Shabnam Mobarez's net worth: Afghan women's soccer captain urges FIFA to save her teammates

The Taliban vowed to respect women’s rights, however, many Afghans remain skeptical of this promise - as can be observed from horror stories of thousands of people’s desperate attempts to flee the country


                            Shabnam Mobarez's net worth: Afghan women's soccer captain urges FIFA to save her teammates
Captain Shabnam Mobarez. An old photo of members of the Afghan women's national football team circa 2010 (Photos by Majid Saeedi/Getty Images and Instagram/@shabnam_mobarez)

Shabnam Mobarez, the captain of the Afghanistan women's soccer team, has called on FIFA to help “save” her teammates from the Taliban. Earlier this week, the Taliban vowed to respect women’s rights, however, many Afghans remain skeptical of this promise - as can be observed from horror stories of thousands of people’s desperate attempts to flee the country.

Zabihullah Mujahid, the Taliban’s longtime spokesman, promised the fundamentalist group would honor women’s rights within the norms of Islamic law, without elaborating. The Taliban has encouraged women to return to work and has allowed girls to return to school, handing out Islamic headscarves at the door. 

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Women's rights were severely suppressed when the group last ruled the country between 1996 and 2001 before the US-led invasion drove them out of power following 9/11 attack. In that era, Afghan women were not allowed to work, study, or be treated by male doctors unless accompanied by a male chaperone. Punishment for violations of rules was severe. 

Mobarez, 25, who currently resides in the US, has asked the highest governing body of soccer to intervene and save her fellow players. Taking to Twitter, she recalled a conversation with one of her peers. “‘Are you okay’. My teammate in Afghanistan ‘No I am not - I know they will come for me soon, can you help me?’ @FIFAcom how should I answer the question? We must act to save my teammates. They are my sisters?”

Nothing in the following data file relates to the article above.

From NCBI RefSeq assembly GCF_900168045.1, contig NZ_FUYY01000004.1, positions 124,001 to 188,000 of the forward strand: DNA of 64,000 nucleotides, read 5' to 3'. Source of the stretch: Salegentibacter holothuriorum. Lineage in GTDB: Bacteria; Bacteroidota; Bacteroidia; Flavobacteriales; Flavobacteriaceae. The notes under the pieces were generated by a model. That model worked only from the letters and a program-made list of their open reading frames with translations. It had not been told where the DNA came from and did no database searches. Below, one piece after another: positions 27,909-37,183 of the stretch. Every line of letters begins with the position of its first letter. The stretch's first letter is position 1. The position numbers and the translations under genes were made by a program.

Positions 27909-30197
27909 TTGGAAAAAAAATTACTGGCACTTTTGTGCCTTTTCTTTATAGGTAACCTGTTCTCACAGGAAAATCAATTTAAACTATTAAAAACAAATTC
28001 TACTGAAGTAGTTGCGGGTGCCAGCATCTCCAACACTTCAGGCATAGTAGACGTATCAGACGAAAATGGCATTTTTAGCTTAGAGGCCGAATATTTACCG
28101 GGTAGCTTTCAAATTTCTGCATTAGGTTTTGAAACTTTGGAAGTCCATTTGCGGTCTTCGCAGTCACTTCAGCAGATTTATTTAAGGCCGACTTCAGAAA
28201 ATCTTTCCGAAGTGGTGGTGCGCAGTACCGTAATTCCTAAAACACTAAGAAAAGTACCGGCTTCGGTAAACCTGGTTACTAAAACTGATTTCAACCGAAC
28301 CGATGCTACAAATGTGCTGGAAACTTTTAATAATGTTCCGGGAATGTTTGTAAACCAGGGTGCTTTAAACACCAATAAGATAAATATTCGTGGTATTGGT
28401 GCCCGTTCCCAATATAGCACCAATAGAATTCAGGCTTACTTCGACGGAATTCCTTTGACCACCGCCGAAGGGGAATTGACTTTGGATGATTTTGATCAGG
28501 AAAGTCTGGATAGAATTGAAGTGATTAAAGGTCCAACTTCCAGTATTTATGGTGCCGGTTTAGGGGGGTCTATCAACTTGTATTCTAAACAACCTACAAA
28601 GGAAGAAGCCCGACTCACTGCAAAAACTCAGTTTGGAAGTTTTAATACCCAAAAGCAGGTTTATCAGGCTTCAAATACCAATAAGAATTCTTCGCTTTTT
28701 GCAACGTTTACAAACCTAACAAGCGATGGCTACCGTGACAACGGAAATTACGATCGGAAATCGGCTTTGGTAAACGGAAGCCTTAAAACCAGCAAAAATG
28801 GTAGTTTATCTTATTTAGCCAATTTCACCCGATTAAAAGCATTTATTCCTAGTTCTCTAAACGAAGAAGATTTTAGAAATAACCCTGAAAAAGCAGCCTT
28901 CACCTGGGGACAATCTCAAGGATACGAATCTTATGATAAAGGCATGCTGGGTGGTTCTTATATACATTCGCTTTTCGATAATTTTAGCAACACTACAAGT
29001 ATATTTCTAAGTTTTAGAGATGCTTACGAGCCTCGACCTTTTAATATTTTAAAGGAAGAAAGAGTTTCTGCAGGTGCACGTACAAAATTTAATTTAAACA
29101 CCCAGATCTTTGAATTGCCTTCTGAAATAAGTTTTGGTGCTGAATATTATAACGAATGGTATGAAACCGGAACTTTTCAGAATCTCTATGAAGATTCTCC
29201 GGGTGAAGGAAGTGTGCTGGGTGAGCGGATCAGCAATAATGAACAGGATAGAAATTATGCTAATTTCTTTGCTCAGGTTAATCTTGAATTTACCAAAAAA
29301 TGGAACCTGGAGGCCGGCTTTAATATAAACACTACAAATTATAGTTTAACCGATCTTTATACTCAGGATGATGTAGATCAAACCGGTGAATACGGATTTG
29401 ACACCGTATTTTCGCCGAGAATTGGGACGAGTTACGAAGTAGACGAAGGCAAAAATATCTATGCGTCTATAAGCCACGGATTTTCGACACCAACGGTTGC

Khalida Popal, the former captain of the national soccer team, has urged women players to protect themselves by burning their uniforms and wiping their social media of traces that they ever played sports. "Today I'm calling them and telling them, take down their names, remove their identities, take down their photos for their safety. Even I'm telling them to burn down or get rid of your national team uniform," Khalida Popal told Reuters in a video interview on August 18.

"That is painful for me, for someone as an activist who stood up and did everything possible to achieve and earn that identity as a women's national team player," Popal said. "To earn that badge on the chest, to have the right to play and represent our country, how much we were proud.”

All of this comes in the wake of the death of a footballer in the country. As per a BBC report, Afghan authorities confirmed that 19-year-old Zaki Anwari, who played for Afghanistan's national youth team, fell to his death after trying to stow away on a US military plane leaving Kabul airport.

Media reports have said that at least two people clinging to a plane’s side fell to their deaths after it took off. In a statement on Facebook, Afghanistan's General Directorate of Physical Education and Sports said, "May he rest in heaven and pray to God for his family, friends, and sports colleagues.”



 

What is Shabnam Mobarez’s net worth?

Not much is known about her salary, assets, or even endorsement deals. However, as per celebsagewiki.com, Mobarez’s net worth lies in the bracket of $1 million and $5 million. 

Mobarez and her family fled to Denmark three years after her father had fled there to escape the war. As per The Guardian, she was only six at the time. She told the newspaper in a 2018 interview that while she enjoyed playing football, she still feared her parents’ views.

She said, “It’s funny because most footballers’ stories start like this. I started playing with boys from my block, on the street, then a Danish coach was walking by with her dog and said: ‘Hey, I have a club for you, come join.’ I was very afraid in the beginning -- were my parents going to accept it? So I used to go to practices hiding it from my parents but once they were involved they were actually fully supportive.”

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